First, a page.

Klein’s colleague David Hilbert once commented, sometime after Henri Poincaré perished, that while Poincaré was the most versatile and inventive mathematician of his time, in philosophical questions he had not been so fortunate.^{59}^{59}Undated manuscript, NSUB, Hilbert Nachlass. This fragment may be tentatively dated ca. 1913, on the basis of a reference to Sommerfeld’s invited lectures. The absence of any mention of the general theory of relativity would constrain the date to sometime before the summer of 1915, when Einstein exposed his theory in Göttingen. The principle example of Poincaré’s unfortunate forays into philosophical questions, in Hilbert’s opinion, was his view on the role played by geometry in the knowledge of nature, which Poincaré himself would have called conventionalism. Hilbert recalled a lecture he had given the year before, in which he claimed that Poincaré’s doctrine was ‘‘in no sense justified at all.’’^{60}^{60}Undated manuscript, NSUB, Hilbert Nachlass. For a full translation of this document, see Rowe 1986: 76-7. My translation differs slightly from the one given by David Rowe. The basis for Hilbert’s judgment is unknown, although he argued in a 1918 lecture that, since the special theory of relativity ruled out the possibility of rigid bodies, the Euclidean structure of space as defended by Poincaré was consequently fictitious.^{61}^{61}Majer 1995: 280. This view is similar to one expressed by Einstein, see Stachel (1980).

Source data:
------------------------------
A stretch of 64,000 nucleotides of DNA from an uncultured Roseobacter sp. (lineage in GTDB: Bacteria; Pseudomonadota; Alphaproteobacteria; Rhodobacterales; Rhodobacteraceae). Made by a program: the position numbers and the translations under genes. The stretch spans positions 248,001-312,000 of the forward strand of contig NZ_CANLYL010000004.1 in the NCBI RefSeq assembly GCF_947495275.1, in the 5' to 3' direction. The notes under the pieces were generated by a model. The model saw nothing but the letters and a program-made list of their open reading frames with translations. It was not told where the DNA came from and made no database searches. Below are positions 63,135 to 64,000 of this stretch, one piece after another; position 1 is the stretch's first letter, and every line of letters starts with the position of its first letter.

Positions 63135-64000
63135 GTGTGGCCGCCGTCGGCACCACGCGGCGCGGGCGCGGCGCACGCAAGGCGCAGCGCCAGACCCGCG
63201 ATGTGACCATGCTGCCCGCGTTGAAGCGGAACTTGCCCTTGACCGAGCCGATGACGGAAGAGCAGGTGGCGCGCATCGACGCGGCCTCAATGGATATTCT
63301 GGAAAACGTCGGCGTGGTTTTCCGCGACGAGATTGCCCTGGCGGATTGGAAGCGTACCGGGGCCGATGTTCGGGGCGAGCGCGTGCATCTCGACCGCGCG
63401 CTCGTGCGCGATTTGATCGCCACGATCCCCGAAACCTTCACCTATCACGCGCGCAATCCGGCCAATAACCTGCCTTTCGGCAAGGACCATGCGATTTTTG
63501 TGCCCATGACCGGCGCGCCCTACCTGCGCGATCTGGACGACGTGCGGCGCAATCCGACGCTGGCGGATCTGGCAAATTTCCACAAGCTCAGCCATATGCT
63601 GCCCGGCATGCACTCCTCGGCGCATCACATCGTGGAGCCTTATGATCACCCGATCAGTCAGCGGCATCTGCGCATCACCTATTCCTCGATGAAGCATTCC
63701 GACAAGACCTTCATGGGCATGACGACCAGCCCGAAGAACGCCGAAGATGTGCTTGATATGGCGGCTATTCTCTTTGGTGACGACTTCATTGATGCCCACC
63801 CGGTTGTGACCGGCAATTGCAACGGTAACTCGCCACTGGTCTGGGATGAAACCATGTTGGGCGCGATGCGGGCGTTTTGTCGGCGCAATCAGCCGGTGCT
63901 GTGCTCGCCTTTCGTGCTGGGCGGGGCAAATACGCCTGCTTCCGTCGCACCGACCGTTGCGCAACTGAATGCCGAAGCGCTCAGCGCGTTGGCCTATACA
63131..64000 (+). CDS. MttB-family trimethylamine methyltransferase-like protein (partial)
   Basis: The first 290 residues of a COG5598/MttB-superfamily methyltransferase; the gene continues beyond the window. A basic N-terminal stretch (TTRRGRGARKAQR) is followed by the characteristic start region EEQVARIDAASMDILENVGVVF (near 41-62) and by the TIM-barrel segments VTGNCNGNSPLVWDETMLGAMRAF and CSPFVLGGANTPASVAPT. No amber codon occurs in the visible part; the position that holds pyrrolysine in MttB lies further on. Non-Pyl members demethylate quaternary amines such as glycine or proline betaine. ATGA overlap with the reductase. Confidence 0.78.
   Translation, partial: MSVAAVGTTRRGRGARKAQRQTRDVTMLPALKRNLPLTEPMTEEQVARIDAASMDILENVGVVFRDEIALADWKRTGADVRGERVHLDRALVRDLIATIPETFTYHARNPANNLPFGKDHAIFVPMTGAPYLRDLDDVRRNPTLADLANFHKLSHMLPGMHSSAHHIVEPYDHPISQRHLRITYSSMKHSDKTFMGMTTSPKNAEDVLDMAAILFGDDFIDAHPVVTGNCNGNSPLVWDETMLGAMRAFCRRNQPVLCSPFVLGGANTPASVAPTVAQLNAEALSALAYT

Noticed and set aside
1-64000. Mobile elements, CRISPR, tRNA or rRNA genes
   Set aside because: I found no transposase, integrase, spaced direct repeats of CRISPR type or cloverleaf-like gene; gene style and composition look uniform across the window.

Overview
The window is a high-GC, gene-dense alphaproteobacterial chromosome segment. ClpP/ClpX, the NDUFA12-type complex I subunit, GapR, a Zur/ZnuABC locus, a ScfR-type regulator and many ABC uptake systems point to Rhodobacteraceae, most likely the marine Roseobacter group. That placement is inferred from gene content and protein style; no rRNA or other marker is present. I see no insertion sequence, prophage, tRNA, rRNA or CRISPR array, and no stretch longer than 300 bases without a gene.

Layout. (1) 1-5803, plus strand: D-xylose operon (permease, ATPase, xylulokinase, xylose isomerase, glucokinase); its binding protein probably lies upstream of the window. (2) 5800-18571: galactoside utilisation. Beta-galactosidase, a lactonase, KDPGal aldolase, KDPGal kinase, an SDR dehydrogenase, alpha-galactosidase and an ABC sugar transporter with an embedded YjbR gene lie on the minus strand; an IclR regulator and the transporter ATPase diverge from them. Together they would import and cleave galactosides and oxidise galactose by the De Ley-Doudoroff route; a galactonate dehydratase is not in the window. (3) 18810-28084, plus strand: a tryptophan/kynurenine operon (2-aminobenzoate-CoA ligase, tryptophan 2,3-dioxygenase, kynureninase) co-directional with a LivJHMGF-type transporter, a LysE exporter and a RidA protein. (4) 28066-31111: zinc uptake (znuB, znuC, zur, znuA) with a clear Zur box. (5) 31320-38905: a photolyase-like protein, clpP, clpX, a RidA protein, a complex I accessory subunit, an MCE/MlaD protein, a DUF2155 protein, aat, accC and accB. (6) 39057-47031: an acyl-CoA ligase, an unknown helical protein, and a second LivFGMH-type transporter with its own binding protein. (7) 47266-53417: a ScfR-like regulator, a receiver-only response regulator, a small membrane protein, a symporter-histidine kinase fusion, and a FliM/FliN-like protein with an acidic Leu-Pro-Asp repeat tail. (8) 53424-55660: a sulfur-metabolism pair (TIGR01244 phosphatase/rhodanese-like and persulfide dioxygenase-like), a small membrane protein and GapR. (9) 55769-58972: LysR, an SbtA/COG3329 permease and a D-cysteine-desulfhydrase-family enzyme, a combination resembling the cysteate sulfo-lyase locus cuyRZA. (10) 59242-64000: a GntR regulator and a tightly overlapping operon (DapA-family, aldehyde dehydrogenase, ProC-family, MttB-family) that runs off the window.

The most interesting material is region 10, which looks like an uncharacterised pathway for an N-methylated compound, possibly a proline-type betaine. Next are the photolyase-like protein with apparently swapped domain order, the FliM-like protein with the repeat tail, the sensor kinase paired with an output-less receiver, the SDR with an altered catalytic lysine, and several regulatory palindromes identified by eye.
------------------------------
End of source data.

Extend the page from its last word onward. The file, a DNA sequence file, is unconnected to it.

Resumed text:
In Hilbert’s view, if Poincaré’s doctrine had gained some notable followers, this was because Poincaré’s immense authority had exercised an unwarranted influence. No names were mentioned, but Hilbert may have had in mind the philosophers identified by Eduard Study as laboring under Poincaré’s spell: Paul Natorp, Aloys Müller, Ernst Cassirer and Jonas Cohn. (Study 1914: 117).
Hilbert’s self-identification with the Göttingen tradition in mathematics and physics may be further judged by a remark made in his 1915 paper on the foundations of physics, containing the field equations of general relativity. Commenting on the historical significance of his theory, Hilbert recalled that Gauss had already invented a non-Euclidean physics, the invalidity of which was determined by measuring the angles of a mountaintop triangle (Hilbert 1924).^{62}^{62}In celebration of Gauss’s supposed attempt to detect the non-Euclidean nature of space in the 1820’s, Felix Klein solicited contributions to build a monument commemorating the event (Bulletin of the American Mathematical Society 15 (1909): 318). In what was surely a happy coincidence, the planned inauguration of the Gauss Tower (on Gauss’s birthday) fell during the week of Poincaré’s visit in late April, 1909, on the occasion of the first Wolfskehl lectures. Poincaré accepted David Hilbert’s invitation to attend the inauguration (Poincaré to Hilbert, Hilbert Nachlass, NSUB).
Perhaps the most direct challenge to Poincaré’s doctrine came from the Cambridge scholar Alfred A. Robb. In the introduction to his essay entitled Optical Geometry of Motion, Robb opposed his view to that of Poincaré: